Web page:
We started the day with a lecture by Professor Zhang Ge on Chinese Law and Development. We were told that China has undergone rapid economic and social growth since Deng Xiaoping instigated the opening up policy in 1978. Consequently, the law in China has needed to adapt quickly in order to maintain pace with development. Professor Zheng Ge emphasised the unique nature of China’s development, resisting foreign aid and continuing use of a civil law system. A key paradigm of China’s progression was its ability to control development steadily; Deng Xiaoping espoused the river of growth must be crossed by touching each stone, which permeated throughout Zhengs discussion. The measured steps have seen dramatic poverty reduction unparalleled worldwide, however rising inequality exists as an undesirable biproduct. Ultimately Zheng’s methodical walkthrough of the law in relation to Chinese development was an eye-opener, and his use of case studies epitomised this shift aptly.
The milk industry was a particularly interesting example. The dairy industry was initially a key priority for the state, but was quickly followed by a food safety scandal were melamine was found in many milk products in 2008. As a politically sensitive case, the government responded byway of offering compensation to those affected, whilst suppressing appeals by a prominent advocate seeking redress and medical treatment. The advocate was sentenced to two and a half years in prison for ‘disturbing public order’, with officials essentially abusing the process to protect both their personal and national interests. This made us question the government’s model of responding to such disasters faced by their citizens.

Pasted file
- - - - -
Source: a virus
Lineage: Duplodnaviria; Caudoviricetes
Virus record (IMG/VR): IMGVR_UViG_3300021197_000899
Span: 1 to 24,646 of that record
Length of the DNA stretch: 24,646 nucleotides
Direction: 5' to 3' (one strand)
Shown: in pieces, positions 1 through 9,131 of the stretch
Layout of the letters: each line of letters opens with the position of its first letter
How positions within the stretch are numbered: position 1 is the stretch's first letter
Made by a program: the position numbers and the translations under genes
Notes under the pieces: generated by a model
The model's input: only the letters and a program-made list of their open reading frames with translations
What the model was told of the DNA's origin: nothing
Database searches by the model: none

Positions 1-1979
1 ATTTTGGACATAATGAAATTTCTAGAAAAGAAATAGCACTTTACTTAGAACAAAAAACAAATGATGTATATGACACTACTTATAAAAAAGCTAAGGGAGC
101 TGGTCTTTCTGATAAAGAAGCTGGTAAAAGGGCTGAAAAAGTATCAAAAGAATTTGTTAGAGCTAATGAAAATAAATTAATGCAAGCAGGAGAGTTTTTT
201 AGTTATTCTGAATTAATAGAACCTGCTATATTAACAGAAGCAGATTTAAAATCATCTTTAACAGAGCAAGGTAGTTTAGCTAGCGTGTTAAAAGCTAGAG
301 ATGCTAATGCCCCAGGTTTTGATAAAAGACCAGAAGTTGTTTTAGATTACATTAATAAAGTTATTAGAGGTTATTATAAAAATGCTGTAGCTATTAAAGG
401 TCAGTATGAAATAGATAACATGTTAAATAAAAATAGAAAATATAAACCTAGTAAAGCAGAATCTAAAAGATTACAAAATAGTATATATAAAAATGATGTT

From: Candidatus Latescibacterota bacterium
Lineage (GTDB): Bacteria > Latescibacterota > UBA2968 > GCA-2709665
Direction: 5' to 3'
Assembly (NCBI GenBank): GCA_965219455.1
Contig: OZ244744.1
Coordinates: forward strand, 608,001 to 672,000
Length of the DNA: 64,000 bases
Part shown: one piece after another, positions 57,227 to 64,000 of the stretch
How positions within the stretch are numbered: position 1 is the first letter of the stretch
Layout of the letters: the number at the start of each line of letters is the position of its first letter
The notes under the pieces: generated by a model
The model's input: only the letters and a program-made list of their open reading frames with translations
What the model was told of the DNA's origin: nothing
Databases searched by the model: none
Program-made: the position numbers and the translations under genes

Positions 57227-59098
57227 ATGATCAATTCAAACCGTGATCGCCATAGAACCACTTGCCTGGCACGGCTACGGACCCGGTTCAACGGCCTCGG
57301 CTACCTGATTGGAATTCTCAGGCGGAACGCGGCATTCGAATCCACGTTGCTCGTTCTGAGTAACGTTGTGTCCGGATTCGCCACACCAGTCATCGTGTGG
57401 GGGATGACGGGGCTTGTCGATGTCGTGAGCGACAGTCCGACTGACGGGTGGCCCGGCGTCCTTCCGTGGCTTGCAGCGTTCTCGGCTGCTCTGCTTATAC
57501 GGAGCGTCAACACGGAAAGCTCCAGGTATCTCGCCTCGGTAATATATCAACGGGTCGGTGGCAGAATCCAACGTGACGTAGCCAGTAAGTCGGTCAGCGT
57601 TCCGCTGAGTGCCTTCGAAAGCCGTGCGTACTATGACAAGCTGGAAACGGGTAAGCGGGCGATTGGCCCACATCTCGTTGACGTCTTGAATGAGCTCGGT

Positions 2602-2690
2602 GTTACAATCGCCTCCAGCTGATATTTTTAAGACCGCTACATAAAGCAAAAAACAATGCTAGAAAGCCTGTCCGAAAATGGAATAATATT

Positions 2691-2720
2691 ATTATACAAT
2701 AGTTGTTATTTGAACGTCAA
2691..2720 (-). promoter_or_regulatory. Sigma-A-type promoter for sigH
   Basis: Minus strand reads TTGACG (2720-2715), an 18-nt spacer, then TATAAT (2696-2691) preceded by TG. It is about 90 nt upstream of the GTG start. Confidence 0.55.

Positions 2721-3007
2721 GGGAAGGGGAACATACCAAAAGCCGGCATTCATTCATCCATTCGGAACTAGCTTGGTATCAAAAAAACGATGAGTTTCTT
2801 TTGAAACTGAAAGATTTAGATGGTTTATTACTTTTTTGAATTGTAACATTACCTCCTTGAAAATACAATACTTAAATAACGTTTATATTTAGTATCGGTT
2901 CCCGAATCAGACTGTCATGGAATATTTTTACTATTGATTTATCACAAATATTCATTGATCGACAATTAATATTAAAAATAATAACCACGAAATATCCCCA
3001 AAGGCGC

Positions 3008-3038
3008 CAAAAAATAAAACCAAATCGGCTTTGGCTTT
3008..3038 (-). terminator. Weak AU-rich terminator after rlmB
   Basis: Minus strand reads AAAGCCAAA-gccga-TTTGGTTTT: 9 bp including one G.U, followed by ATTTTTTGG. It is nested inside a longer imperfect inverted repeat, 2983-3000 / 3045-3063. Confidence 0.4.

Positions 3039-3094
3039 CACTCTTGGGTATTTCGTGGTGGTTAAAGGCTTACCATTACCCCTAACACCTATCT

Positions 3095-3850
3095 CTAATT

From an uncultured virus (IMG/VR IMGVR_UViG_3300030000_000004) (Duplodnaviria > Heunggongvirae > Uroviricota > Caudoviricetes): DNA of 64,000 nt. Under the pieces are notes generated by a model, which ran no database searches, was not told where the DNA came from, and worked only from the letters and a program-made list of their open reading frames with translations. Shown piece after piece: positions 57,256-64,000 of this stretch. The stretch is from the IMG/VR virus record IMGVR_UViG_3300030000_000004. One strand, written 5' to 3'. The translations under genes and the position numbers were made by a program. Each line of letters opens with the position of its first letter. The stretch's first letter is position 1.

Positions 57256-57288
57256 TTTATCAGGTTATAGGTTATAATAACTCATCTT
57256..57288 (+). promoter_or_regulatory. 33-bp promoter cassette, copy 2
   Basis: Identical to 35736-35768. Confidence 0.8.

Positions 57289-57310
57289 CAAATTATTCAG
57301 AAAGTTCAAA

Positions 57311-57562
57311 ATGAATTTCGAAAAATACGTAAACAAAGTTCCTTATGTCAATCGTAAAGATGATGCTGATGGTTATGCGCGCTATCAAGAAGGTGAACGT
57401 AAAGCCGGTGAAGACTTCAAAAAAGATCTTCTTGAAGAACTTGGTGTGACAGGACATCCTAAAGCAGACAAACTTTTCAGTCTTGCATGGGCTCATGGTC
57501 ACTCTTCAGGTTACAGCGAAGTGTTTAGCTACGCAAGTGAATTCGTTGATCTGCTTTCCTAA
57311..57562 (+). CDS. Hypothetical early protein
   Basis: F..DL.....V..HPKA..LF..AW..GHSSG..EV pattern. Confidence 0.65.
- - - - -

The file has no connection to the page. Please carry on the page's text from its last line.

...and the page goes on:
In the afternoon, all of the Adelaide and Melbourne law school students attended a seminar and tour of one of China’s top law firms, Zhong Lun. Two partners of the firm provided an informative session regarding their firm structure, areas of expertise and professional journeys. Poignant topics included their provision of legal services to foreign corporations and law firms, with an emphasis on understanding the Chinese-mindset and culture. Further, they described the necessitating of moving from generalised practice areas of specialisation coinciding with the development of the Chinese legal framework and economy. Proceeding this, we toured one floor of the law firm, witnessing how the offices were structured, whilst enjoying a nice view of Pudong.
At night, the students went out to enjoy yunnan food at a popular restaurant called Lotus Eatery, we also managed to have an opportunity to have our first taste of the famous Chinese Baijiu, a drink many of us have been waiting to try. Spoiler alert: it’s not good.
Written by Alexander Green, Lachlan McNamara and Jenny Taing